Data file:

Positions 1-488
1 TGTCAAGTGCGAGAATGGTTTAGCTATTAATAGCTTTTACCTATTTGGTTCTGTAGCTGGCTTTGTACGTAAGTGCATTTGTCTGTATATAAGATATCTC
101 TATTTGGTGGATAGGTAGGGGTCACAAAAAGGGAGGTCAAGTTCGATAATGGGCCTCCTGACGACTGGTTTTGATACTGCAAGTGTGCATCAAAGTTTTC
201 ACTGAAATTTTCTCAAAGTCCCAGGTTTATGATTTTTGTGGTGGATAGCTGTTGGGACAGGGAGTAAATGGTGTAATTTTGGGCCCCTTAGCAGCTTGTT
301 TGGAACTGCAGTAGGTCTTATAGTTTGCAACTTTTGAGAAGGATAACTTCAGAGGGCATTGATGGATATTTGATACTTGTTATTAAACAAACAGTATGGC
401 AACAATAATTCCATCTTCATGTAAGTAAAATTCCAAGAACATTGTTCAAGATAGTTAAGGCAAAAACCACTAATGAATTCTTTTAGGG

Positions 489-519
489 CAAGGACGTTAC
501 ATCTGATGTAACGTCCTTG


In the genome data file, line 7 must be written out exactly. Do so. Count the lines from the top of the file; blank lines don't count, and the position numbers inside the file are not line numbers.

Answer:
Positions 489-519